Search results for 'Social Psychology' (try it on Scholar)

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  1. Daniel Bar-Tal & Arie W. Kruglanski (eds.) (1988). The Social Psychology of Knowledge. Editions De La Maison des Sciences De L'Homme.score: 186.0
    This collection, published in 1988, brings an innovative perspective to research in social cognition.
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  2. Jeffrey Stepnisky (2014). Social Psychology From Flat to Round: Intersubjectivity and Space in Peter Sloterdijk's Bubbles. Journal for the Theory of Social Behaviour 44 (2).score: 186.0
    In this paper I describe the relevance of philosopher Peter Sloterdijk's (1998/2011) book Bubbles for social psychology. Bubbles offers the opportunity for the development of what I call a round social psychology. This is in contrast to the flatness characteristic of some of the more influential contemporary varieties of social psychology. Flat social psychology stays close to the ground, and is focused on the coordination of action. Round social psychology describes (...)
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  3. Christian Miller (2003). Social Psychology and Virtue Ethics. Journal of Ethics 7 (4):365-392.score: 180.0
    Several philosophers have recently claimed to have discovered a new and rather significant problem with virtue ethics. According to them, virtue ethics generates certain expectations about the behavior of human beings which are subject to empirical testing. But when the relevant experimental work is done in social psychology, the results fall remarkably short of meeting those expectations. So, these philosophers think, despite its recent success, virtue ethics has far less to offer to contemporary ethical theory than might have (...)
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  4. Christian Miller (2009). Empathy, Social Psychology, and Global Helping Traits. Philosophical Studies 142 (2):247 - 275.score: 180.0
    The central virtue at issue in recent philosophical discussions of the empirical adequacy of virtue ethics has been the virtue of compassion. Opponents of virtue ethics such as Gilbert Harman and John Doris argue that experimental results from social psychology concerning helping behavior are best explained not by appealing to so-called ‘global’ character traits like compassion, but rather by appealing to external situational forces or, at best, to highly individualized ‘local’ character traits. In response, a number of philosophers (...)
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  5. Brian P. Meier, Simone Schnall, Norbert Schwarz & John A. Bargh (2012). Embodiment in Social Psychology. Topics in Cognitive Science 4 (4):705-716.score: 180.0
    Psychologists are increasingly interested in embodiment based on the assumption that thoughts, feelings, and behaviors are grounded in bodily interaction with the environment. We examine how embodiment is used in social psychology, and we explore the ways in which embodied approaches enrich traditional theories. Although research in this area is burgeoning, much of it has been more descriptive than explanatory. We provide a critical discussion of the trajectory of embodiment research in social psychology. We contend that (...)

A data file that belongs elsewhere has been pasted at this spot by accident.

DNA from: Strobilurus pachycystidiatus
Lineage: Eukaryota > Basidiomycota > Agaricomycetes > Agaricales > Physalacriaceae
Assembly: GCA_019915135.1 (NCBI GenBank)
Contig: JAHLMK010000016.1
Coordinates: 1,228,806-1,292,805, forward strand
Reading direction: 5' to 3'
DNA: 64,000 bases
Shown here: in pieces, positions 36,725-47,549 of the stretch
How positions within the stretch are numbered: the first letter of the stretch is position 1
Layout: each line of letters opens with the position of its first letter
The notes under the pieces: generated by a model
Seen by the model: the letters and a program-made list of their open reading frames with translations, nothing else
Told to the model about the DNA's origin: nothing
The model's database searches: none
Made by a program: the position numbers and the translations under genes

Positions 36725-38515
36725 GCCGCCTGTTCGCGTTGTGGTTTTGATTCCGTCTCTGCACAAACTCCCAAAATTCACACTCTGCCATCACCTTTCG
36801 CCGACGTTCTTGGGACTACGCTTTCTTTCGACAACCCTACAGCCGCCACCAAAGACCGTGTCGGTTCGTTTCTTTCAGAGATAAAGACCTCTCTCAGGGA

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  6. Felix Martin (2011). Human Development and the Pursuit of the Common Good: Social Psychology or Aristotelian Virtue Ethics? [REVIEW] Journal of Business Ethics 100 (S1):89-98.score: 180.0
    The encyclical proclaims the centrality of human development, which includes acting with gratuitousness and solidarity in pursuing the common good. This paper considers first whether such relationships of gratuitousness and solidarity can be analysed through the prism of traditional theories of social psychology, which are highly influential in current management research, and concludes that certain aspects of those theories may offer useful tools for analysis at the practical level. This is contrasted with the analysis of such relationships through (...)
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  7. Joachim I. Krueger & David C. Funder (2004). Towards a Balanced Social Psychology: Causes, Consequences, and Cures for the Problem-Seeking Approach to Social Behavior and Cognition. Behavioral and Brain Sciences 27 (3):313-327.score: 180.0
    Mainstream social psychology focuses on how people characteristically violate norms of action through social misbehaviors such as conformity with false majority judgments, destructive obedience, and failures to help those in need. Likewise, they are seen to violate norms of reasoning through cognitive errors such as misuse of social information, self-enhancement, and an over-readiness to attribute dispositional characteristics. The causes of this negative research emphasis include the apparent informativeness of norm violation, the status of good behavior and (...)
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  8. Christian Miller (2009). Social Psychology, Mood, and Helping: Mixed Results for Virtue Ethics. [REVIEW] Journal of Ethics 13 (2-3):145 - 173.score: 162.0